SWEET HOME — Even before the last song was sung at the 26th Oregon Jamboree Sunday evening, organizers tempted the 13,000 patrons with a morsel of information about the 2019 event.
Among the acts already under contract is Brothers Osborne. Brothers John and T.J. Osborne grew up in Maryland, but are making the country music folks in Nashville stand up and take notice with six singles, including “Stay a Little Longer,” which reached No. 2 on the Country Airplay charter in 2016.
“We don’t have all of the numbers in yet, but we had an awesome weekend,” festival director Robert Shamek said Monday morning as the festival’s tear-down crew went to work. “We were probably at 12,000 to 13,000 people most days. We had great weather. Sunday got a little warm and humid, but overall, we had very nice weather.”
The maximum capacity for the venue behind Sweet Home High School is about 15,000.
In recent years the Jamboree has sweltered with temperatures in the mid- to high-90s. This year, the event was blessed with daily high temperatures in the mid-80s and cool nights, which usually help merchandise sales, Shamek said.
“We have a new merchandise vendor and people really liked the way items were displayed on racks and shelves, like in a regular store,” Shamek said. “They could pick up the merchandise and get a feel for it. Before, everything was behind a counter.”
Shamek said he was especially pleased with a Thursday opening night party that was free to anyone who wanted to come.
“We had lots and lots of Sweet Home people there and several campers,” Shamek said. “People had a great time.”
The Thursday event was a fundraiser for the Sweet Home School District arts programs.
Shamek said the two beer gardens inside the main Jamboree venue did well, and the open container area at Sankey Park was especially popular.
“We teamed up with Deschutes Brewery this year and that went over very well,” Shamek said. “They sponsored the Deschutes Brewery Park Stage in Sankey Park and beer was sold in cans there. The entire park was fenced off and we had our security and alcohol monitors, as well as OLCC roaming the park. It was very well received.”
Shamek said the band Cloverdayle was popular on both the main stage and in Sankey Park.
“They are very popular with people around here,” Shamek said. “Brewers Grade and Locash were also very popular.”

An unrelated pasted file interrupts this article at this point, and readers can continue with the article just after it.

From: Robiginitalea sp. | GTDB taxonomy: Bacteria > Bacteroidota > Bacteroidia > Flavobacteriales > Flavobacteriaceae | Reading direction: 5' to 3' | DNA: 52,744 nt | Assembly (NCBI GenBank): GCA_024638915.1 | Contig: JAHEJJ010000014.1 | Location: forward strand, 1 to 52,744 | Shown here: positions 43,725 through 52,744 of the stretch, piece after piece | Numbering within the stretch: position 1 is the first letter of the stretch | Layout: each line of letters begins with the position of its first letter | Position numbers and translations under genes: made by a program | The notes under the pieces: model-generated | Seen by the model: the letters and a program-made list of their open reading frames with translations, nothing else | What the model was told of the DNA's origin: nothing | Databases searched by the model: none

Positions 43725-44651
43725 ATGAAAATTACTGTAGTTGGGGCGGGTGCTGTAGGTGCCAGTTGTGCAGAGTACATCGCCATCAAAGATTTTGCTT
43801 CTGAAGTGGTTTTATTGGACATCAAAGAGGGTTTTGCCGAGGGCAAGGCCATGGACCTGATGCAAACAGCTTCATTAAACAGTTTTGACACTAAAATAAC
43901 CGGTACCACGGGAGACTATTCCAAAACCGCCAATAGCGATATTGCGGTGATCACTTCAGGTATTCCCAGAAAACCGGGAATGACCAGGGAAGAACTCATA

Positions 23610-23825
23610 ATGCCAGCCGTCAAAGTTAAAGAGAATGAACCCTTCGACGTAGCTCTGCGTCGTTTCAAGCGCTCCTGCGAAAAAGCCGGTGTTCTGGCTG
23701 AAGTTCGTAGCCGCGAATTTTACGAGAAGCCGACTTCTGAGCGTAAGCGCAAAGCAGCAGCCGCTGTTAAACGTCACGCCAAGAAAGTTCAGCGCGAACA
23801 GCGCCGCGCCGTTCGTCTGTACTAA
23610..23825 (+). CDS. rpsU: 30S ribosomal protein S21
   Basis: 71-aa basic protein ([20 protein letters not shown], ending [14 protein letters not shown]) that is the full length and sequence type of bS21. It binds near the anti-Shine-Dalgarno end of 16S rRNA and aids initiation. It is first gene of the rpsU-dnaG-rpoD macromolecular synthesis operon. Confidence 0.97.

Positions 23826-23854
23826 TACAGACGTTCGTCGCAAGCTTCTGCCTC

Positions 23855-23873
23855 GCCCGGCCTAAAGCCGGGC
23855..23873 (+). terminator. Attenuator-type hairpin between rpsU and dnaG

This year’s headline acts were Brett Eldredge on Friday, Clint Black on Saturday and Brantley Gilbert on Sunday.
Another popular feature of this year’s event was ornament making for the Capitol Christmas Tree, sponsored by the Sweet Home Ranger District. The Capitol Christmas Tree will soon be selected on the Sweet Home Ranger District, as well as smaller trees to be used throughout the Capitol Mall.
In all, 10,000 large ornaments are needed to decorate all of the trees and about 2,000 are still needed. Ornament-making sessions were held Friday, Saturday and Sunday in Sankey Park.
Shamek said there didn’t appear to be any major problems over the four-day event.
“I talked with Police Chief (Jeff) Lynn and he said it was really mellow,” Shamek said.
Eight of the nearly 1,000 Jamboree volunteers have been with the festival since day one. They are: Vicki DeLong, Peggy Emmert, Larry Johnson, Marge Lillich, Coreen Melcher, Daryl Nothiger and Donna Poirier, all of Sweet Home, and Debbie Jensen of Brownsville.
Five volunteers were recognized for 25 years service: Shirley Austin and Deborah Maskal, Brownsville; Gail Gregory, Sweet Home; and Curtis and Peggy Schwarze of Coos Bay.
“I’ve enjoyed (almost) every minute of the 25 years volunteering for the Jamboree. I’m proud to have been a part of seeing it grow to the premier event that it’s become,” Austin said. “I’m proud of Sweet Home and the amazing and loyal volunteers who step up year after year to make it happen. And I get to be appreciated by not just the patrons but the artist reps too for the job we do, and this year was no exception. Makes me want to just keep volunteering, so I’m sure I’ll be back next year.”